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AMD Ryzen 5 1600 CPU Review

Our Verdict

The Ryzen 5 1600 brings six cores and twelve threads at a great price point that places it in direct contention with Intel's four-core Kaby Lake lineup.

For

  • Low price
  • Bundled cooler
  • Unlocked multiplier

Against

  • Performance in lightly threaded applications
  • Memory overclocking

Introduction

AMD's Ryzen line-up shook up the CPU market with more cores and threads at lower price points than competing Intel processors. But the series' universally unlocked ratio multipliers are the real key to extracting maximum value from Ryzen.

The Ryzen 7 family redefined what an 8C/16T CPU cost, and the Ryzen 5s do the same in their segment with a powerful duo of affordable 6C/12T options. AMD's Ryzen 5 series also includes the 4C/8T 1500X and 1400, but we think AMD's $220 Ryzen 5 1600 is much more interesting.

Like its $250 1600X counterpart, the Ryzen 5 1600 features six cores and 12 threads. AMD bins the 1600X as a 95W part, while the 1600 falls into the 65W TDP range. As expected, the 1600's lower TDP boils down to reduced voltages, imposing lower stock frequencies and thermal output. The Ryzen 5 1600 features a 3.2 GHz base clock rate compared to the "X" model's 3.6 GHz, and it also incurs a similar 400 MHz deficit to the dual-core Precision Boost frequency.

Ryzen 5 1600 falls neatly into the $40 price gap between Intel's Core i5-7500 and -7600K. Both competitors are quad-core models lacking the benefit of Hyper-Threading. That should make for a lopsided battle favoring AMD in heavily-threaded workloads, such as content creation and rendering. Ryzen processors also provide acceptable performance in lightly-threaded workloads. The Intel CPUs do come with on-die graphics for those who need it, while AMD dedicates all of Ryzen's transistors to host processing. Discrete GPUs are a must-have for enthusiasts anyway, so it makes sense to go the route that AMD chose.


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AMD indicates that its non-X models do not feature XFR (eXtended Frequency Range) functionality, which allows the CPU to dynamically adjust its clock rate (for two cores) above the Precision Boost rating based on available thermal headroom. During a single-core Cinebench test, we recorded frequencies that regularly jumped to 3.7 GHz on two cores, so it appears the Ryzen 5 1600 also features XFR. Many of the architecture's other features remain unchanged, including its spacious 16MB of L3 cache, SenseMI suite, and unlocked multiplier.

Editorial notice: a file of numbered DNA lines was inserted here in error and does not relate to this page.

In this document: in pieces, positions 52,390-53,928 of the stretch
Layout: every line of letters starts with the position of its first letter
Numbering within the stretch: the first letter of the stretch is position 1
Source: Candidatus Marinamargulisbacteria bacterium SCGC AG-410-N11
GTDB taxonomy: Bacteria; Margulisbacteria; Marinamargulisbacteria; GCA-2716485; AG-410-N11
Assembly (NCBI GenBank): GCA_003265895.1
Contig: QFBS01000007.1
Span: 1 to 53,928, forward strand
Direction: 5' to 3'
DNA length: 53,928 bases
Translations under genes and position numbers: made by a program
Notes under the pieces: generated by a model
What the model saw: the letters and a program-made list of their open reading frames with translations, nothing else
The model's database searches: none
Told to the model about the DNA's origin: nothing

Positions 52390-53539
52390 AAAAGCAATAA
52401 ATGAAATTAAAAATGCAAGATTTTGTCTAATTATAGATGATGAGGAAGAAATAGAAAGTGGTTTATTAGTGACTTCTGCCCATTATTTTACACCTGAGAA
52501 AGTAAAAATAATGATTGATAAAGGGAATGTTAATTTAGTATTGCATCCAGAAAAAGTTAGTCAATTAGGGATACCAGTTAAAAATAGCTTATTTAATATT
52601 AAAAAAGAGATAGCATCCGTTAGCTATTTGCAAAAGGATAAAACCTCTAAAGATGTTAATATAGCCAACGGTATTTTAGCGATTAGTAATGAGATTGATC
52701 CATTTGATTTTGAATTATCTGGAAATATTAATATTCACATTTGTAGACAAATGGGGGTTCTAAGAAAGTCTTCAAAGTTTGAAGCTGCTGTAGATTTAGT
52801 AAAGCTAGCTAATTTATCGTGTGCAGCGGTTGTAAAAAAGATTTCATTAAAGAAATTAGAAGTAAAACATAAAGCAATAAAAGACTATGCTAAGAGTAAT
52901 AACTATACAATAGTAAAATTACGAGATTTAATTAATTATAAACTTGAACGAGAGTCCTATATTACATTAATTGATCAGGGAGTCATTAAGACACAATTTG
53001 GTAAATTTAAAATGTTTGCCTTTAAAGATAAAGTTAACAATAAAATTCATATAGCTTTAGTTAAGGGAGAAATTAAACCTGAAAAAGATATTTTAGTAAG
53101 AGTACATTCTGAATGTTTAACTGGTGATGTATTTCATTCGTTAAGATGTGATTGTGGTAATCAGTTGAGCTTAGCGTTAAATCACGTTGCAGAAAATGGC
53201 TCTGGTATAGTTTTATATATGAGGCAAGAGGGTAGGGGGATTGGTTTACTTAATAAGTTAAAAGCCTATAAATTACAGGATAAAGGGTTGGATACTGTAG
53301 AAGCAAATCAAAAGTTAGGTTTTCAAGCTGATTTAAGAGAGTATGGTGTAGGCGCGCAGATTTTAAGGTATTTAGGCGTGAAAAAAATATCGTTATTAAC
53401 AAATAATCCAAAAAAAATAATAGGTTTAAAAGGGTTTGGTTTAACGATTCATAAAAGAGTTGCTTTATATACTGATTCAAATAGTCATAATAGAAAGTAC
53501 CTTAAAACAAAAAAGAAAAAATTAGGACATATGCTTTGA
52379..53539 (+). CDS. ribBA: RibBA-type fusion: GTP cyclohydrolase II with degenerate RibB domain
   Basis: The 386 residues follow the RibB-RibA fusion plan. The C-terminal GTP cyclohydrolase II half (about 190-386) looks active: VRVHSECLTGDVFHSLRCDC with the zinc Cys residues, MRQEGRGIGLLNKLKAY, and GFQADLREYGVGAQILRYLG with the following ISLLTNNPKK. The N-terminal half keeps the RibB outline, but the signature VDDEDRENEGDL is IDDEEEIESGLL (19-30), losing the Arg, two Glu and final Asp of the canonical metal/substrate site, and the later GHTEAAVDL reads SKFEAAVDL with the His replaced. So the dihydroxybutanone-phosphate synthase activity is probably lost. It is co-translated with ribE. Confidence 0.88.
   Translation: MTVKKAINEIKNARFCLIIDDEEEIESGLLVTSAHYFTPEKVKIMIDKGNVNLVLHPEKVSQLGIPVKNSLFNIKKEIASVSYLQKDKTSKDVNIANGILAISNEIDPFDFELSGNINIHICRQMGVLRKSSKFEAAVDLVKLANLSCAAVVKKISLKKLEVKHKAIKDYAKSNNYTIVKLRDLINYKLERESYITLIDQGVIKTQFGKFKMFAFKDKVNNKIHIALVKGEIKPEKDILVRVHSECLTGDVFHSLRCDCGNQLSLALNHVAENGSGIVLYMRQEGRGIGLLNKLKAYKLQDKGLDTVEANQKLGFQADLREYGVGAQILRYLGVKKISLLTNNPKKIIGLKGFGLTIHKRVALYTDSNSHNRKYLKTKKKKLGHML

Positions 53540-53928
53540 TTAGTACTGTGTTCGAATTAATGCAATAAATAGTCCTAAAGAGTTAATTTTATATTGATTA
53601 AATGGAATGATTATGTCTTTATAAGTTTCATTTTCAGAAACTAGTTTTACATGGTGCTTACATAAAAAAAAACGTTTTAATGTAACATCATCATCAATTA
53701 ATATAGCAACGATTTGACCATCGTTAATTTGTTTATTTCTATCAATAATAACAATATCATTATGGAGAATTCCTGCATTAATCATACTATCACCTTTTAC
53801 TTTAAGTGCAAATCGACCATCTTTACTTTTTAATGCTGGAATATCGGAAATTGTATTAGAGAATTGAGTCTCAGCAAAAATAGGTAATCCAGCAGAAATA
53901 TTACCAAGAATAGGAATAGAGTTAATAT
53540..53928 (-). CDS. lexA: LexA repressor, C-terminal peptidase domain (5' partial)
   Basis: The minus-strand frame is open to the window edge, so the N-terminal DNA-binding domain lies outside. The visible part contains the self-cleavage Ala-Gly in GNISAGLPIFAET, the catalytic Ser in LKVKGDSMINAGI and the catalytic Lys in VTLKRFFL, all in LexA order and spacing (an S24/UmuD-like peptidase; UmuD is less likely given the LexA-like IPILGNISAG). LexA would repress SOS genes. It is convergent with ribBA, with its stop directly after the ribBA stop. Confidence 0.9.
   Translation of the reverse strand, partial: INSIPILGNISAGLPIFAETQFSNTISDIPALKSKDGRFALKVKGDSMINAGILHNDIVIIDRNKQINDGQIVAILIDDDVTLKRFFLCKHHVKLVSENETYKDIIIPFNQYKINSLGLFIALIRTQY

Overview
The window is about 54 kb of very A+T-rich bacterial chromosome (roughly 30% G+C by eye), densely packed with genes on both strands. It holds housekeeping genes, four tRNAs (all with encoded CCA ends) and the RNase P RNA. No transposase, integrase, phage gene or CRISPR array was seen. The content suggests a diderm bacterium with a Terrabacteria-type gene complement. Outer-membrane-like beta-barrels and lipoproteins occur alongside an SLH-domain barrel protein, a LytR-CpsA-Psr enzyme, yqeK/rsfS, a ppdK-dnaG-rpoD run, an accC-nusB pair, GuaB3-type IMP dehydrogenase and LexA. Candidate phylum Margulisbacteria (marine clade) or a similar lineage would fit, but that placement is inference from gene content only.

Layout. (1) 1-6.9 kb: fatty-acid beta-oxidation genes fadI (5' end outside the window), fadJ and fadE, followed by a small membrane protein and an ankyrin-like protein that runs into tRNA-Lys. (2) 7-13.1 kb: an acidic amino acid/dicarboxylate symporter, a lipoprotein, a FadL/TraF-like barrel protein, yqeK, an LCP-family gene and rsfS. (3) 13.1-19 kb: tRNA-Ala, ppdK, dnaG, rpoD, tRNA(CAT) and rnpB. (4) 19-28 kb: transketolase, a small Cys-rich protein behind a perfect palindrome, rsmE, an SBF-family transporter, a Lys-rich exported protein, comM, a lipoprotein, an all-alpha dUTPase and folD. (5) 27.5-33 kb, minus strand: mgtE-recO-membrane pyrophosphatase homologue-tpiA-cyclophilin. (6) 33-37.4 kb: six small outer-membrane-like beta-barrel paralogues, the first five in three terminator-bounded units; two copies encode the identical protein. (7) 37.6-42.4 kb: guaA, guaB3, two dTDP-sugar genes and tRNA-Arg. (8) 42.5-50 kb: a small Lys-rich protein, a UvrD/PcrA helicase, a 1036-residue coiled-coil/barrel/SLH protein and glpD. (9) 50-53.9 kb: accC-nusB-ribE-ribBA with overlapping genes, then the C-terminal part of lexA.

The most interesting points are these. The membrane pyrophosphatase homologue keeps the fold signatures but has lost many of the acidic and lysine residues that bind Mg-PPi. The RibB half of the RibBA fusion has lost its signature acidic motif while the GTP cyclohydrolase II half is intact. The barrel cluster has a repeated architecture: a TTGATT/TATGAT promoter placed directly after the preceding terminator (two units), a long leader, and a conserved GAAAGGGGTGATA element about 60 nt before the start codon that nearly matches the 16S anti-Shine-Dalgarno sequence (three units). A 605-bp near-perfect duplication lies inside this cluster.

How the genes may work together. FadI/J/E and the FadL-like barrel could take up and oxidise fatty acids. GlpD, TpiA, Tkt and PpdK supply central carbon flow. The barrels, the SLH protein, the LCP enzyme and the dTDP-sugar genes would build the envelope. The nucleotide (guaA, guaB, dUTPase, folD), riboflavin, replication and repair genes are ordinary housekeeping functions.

Intel's carefully segmented stack, which relies on locked multipliers to force specific performance profiles, serves as a liability in the face of AMD's unlocked approach. As we've seen from other Ryzen models, the non-X SKUs tend to hit their overclocking ceilings at lower frequencies and offer less consistent memory overclocking. But your access to the platform's many knobs and dials is the same, no matter which Ryzen CPU you purchase. A bit of tuning often pulls the non-X models into range of their more expensive counterparts, also helping close the gap with Intel's mid-range Core CPUs in lightly-threaded apps.

Much like Intel's K-series CPUs, AMD's X models don't come bundled with thermal solutions. So, their additional frequency headroom is accompanied by a higher platform cost. AMD sweetens the Ryzen 5 1600's value proposition by giving you its 95W Wraith Spire cooler. The 1600, like all other Ryzen chips, drops into Socket AM4. Combining the budget-minded processor with an affordable B350-based motherboard results in a capable 6C/12T rig with plenty of horsepower in reserve for any number of enthusiast workloads.

A lot has been written about Ryzen's challenges in some games, but improved memory support and a trickle of software patches have addressed the most glaring issues. The Ryzen processors are good enough for gaming. But the question is whether they offer enough performance to unseat Intel's incumbents in the important price-to-performance ratio comparison. Let's see if the 1600 has what it takes to usurp Core i5.